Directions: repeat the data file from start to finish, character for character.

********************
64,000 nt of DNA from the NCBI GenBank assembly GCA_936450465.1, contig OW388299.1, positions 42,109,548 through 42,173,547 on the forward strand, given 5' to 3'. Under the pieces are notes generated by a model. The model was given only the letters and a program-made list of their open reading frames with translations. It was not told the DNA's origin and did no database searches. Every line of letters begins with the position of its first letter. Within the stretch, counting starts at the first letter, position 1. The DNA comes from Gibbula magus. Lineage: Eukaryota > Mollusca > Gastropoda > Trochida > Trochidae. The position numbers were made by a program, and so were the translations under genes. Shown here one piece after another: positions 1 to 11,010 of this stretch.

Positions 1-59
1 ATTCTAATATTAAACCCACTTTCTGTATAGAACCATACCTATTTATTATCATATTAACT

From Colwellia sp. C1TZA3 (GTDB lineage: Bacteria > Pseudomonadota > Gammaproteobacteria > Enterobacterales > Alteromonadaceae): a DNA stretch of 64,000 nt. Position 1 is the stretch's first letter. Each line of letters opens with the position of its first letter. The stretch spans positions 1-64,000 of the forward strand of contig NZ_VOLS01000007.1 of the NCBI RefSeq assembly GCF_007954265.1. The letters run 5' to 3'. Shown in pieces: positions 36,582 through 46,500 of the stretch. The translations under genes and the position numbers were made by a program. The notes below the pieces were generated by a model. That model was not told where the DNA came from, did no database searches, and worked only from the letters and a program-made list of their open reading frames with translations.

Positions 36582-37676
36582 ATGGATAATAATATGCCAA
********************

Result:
64,000 nt of DNA from the NCBI GenBank assembly GCA_936450465.1, contig OW388299.1, positions 42,109,548 through 42,173,547 on the forward strand, given 5' to 3'. Under the pieces are notes generated by a model. The model was given only the letters and a program-made list of their open reading frames with translations. It was not told the DNA's origin and did no database searches. Every line of letters begins with the position of its first letter. Within the stretch, counting starts at the first letter, position 1. The DNA comes from Gibbula magus. Lineage: Eukaryota > Mollusca > Gastropoda > Trochida > Trochidae. The position numbers were made by a program, and so were the translations under genes. Shown here one piece after another: positions 1 to 11,010 of this stretch.

Positions 1-59
1 ATTCTAATATTAAACCCACTTTCTGTATAGAACCATACCTATTTATTATCATATTAACT

From Colwellia sp. C1TZA3 (GTDB lineage: Bacteria > Pseudomonadota > Gammaproteobacteria > Enterobacterales > Alteromonadaceae): a DNA stretch of 64,000 nt. Position 1 is the stretch's first letter. Each line of letters opens with the position of its first letter. The stretch spans positions 1-64,000 of the forward strand of contig NZ_VOLS01000007.1 of the NCBI RefSeq assembly GCF_007954265.1. The letters run 5' to 3'. Shown in pieces: positions 36,582 through 46,500 of the stretch. The translations under genes and the position numbers were made by a program. The notes below the pieces were generated by a model. That model was not told where the DNA came from, did no database searches, and worked only from the letters and a program-made list of their open reading frames with translations.

Positions 36582-37676
36582 ATGGATAATAATATGCCAA